Due to the server hosting my site having mental ISP issues, everything was offline for almost a full week, which, quite frankly.. sucked! I’ve also been busy with stuff not related to my site, which is my only excuse for this WIU being late, but better late than never, right? RIGHT?
I was considering writing a lengthy editorial about Steam Greenlight, since it’s been quite a rollercoaster for developers and indie gamers alike, but instead here it is, kicking off this week’s Wraithkal’s Indie Update.
In case you’re not familiar with Greenlight, it’s basically a way for Valve to give more power (maybe too much) to the community, far as deciding what should be added to Steam and what should not. The idea is solid enough, even with the typical Internet trolls taken into account, but a big problem is that Valve never truly mentioned just what it was all about, which lead to a lot of fake submissions, mudslinging in the comments section and all-round chaos.
Early on, many people seemed to think it was a “wish list” for games Valve didn’t know people actually wanted on Steam, so everything from Activision to Zynga games got submitted by random users. That was however not the purpose of Greenlight, and I’m not entirely certain how the average person would think that, because if one thing was clear in Valve’s description, it was that submissions were purely meant to help developers get their own game onto Steam:
Steam Greenlight is a new system that enlists the community’s help in picking some of the next games to be released on Steam. Developers post information, screenshots, and videos for their game and seek a critical mass of community support in order to get selected for distribution. Steam Greenlight also helps developers get feedback from potential customers and start creating an active community around their game as early in the development process as they like.
What part of that says “I want to see Need For Speed ProStreet on Steam”? But aside from fake submissions, a lot of promising indie developers have submitted their game to Greenlight already, and a lot of them are personal favorites, so obviously I upvoted those and I would recommend you do the same (I’ll make a collection and put the link on my Twitter soon). Not a fan of Steam? It would be silly to let that stop you from helping developers who have struggled to make quality titles, just make sure you’re ready before scrolling down to the comments (spoiler alert: trolls will be trolls more often than not).
Unfortunately not all submissions fared equally well, as the comments section on submissions of even high quality games, quickly turned into a second home for those who take pleasure in annoying anyone they can reach with their mind numbing crap. After browsing through Greenlight submissions a day or two after launch, I was wishing for a way to ‘mute’ specific users, just to get rid of nonsense like “this belongs on iOS/Android” or “this is not XBLIG.. go away”. I don’t give a damn what platform a game was originally on and judging it purely based on that, in my opinion, makes you a complete jackass.
A lot of games that were ported to PC from XBLIG or mobile devices have been enhanced both visually and in the controls department to better fit their new home, yet a lot of people seem to be stuck in the past, thinking that a game on a mobile platform or XBLIG, couldn’t possibly be fun on a PC; someone please explain that kind of logic? An example of a recent PC port that got a visual overhaul and yet got slammed on Greenlight with “doesn’t belong on Steam, take it back to the app store” would be Cute Things Dying Violently, which was originally a XBLIG title and it’s actually a LOT of fun, even if it is certainly a more simple experience than e.g. Call of Duty (then again..), which I’m almost certain is the kind of game that those trolls are comparing it to.. meh.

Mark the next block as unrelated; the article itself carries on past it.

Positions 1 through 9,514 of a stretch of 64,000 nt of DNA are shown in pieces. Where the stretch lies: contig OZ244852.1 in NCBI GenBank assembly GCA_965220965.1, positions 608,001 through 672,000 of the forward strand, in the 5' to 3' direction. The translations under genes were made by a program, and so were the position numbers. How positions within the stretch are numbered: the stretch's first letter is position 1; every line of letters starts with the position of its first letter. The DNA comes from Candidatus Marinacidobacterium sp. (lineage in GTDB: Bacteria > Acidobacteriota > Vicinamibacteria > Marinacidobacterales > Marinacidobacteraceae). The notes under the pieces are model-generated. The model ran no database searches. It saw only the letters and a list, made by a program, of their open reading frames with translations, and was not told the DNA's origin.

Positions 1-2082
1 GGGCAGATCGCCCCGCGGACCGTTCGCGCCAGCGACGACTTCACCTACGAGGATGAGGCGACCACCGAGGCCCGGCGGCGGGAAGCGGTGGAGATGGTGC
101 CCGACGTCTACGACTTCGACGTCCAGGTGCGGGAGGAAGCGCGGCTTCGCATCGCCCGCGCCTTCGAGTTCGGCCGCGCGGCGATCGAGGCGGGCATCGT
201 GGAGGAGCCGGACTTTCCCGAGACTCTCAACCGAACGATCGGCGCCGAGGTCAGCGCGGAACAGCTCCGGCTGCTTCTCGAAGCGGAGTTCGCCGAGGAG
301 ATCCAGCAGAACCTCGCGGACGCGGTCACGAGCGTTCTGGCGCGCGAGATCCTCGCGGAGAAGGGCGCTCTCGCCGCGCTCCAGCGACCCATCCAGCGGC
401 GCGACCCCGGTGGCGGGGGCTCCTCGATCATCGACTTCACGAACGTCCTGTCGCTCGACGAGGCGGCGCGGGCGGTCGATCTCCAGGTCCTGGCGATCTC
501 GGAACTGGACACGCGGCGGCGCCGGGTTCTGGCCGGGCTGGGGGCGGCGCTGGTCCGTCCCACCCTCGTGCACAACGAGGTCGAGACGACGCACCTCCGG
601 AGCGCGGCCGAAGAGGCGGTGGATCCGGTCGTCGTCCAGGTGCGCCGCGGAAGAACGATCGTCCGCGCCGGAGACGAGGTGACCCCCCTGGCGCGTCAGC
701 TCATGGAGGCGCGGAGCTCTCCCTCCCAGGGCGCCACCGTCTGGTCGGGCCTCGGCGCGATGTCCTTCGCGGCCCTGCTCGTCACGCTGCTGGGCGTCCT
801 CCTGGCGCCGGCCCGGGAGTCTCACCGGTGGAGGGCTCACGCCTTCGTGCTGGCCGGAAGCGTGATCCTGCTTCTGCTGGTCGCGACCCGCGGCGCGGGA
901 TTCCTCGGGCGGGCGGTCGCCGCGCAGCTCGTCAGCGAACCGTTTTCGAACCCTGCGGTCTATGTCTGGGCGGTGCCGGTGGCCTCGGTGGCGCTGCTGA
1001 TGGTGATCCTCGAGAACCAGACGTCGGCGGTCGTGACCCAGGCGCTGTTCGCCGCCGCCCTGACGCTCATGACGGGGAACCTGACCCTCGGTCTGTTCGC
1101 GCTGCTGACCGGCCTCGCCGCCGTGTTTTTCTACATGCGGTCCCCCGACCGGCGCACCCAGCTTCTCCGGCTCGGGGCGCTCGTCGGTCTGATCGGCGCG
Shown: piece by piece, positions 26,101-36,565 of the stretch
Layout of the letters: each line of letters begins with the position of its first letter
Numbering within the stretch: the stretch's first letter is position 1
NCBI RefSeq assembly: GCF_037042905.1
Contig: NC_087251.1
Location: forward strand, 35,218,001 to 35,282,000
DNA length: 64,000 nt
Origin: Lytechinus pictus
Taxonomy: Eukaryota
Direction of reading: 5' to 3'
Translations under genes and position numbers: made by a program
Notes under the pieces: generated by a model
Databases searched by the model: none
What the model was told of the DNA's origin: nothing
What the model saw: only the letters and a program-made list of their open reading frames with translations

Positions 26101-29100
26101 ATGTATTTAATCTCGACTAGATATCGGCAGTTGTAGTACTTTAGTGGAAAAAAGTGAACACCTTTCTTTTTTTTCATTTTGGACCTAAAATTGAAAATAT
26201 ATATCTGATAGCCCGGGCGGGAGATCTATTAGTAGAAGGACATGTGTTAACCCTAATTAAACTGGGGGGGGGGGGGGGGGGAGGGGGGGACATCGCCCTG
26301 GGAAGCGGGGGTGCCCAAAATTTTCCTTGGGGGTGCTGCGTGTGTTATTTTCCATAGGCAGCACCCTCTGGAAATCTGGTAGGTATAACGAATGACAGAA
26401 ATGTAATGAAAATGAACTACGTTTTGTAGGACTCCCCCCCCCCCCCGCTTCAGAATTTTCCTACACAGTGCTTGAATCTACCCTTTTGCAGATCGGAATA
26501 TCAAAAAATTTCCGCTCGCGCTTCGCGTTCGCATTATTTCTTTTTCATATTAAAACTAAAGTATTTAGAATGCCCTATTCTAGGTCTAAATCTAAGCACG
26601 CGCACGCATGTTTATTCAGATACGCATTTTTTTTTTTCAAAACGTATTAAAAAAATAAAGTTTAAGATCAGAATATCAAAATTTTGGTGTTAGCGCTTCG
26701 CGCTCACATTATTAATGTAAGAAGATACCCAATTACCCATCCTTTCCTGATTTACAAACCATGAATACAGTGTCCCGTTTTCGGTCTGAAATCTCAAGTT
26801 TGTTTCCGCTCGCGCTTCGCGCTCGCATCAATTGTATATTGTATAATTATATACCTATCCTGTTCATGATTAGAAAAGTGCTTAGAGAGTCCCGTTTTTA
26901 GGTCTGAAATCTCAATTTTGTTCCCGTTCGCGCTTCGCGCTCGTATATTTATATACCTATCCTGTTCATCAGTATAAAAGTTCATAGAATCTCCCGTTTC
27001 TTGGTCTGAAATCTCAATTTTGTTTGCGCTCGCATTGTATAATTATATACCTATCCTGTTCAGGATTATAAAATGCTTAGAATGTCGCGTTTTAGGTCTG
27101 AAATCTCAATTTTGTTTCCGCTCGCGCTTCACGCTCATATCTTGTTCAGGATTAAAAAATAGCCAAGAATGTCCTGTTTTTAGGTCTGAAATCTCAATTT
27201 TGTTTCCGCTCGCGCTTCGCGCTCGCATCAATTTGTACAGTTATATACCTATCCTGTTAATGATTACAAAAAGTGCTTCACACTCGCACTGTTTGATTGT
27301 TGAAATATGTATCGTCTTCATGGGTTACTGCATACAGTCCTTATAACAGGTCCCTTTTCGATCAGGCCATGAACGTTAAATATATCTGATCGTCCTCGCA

Since its launch, Valve have been tweaking and changing Greenlight both under the hood and in obvious places, the most recent being the (by now infamous) $100 submission fee, put there to put some quality control on it all, and get rid of fake ones entirely. The proceeds go to the Child’s Play charity, and those who have already submitted their game will not have to pay the fee. I’m not entirely sure whether $100 is too much, too little or just right and based on what I’ve heard from various developers, some think it’s outrageous while other applaud Valve for setting the bar somewhat high – there’s just no pleasing everyone! I do wish they would let each developer pick a different charity if one has a beef with Child’s Play though, but that’s probably asking for too much.
While it hasn’t been the smoothest launch ever, at least Valve seem to be on top of things and hopefully they’ll listen to user feedback in the future, because there’s a lot of potential here, and it certainly has been a bigger mess than it is now.
But enough of that, it’s time to look back at week 35:
Blocks That Matter (Windows/Mac) Is Coming to Steam Workshop (Source)
Definitely good news, since there are a lot of user-made levels for this charming little robot puzzler, and having them available in Steam Workshop is bound to make filtering and searching easier!
Super Office Stress (Windows/Mac/Linux) Is Free and Open Source (Source)
This is one that needs to simply be experienced to believe the chaos and madness (sometimes even.. fun!) that is Super Office Stress, so I’d recommend heading on over to http://superofficestress.com for the download. It’s available for Windows, Mac and Linux after all!
If you have something indie game related you would like for me to write about, a game you’re working on, have released, want to recommend or just about anything else (indie related!), feel free to contact me by email at firstname.lastname@example.org, on Twitter (@Wraithkal) or.. simply leave a comment?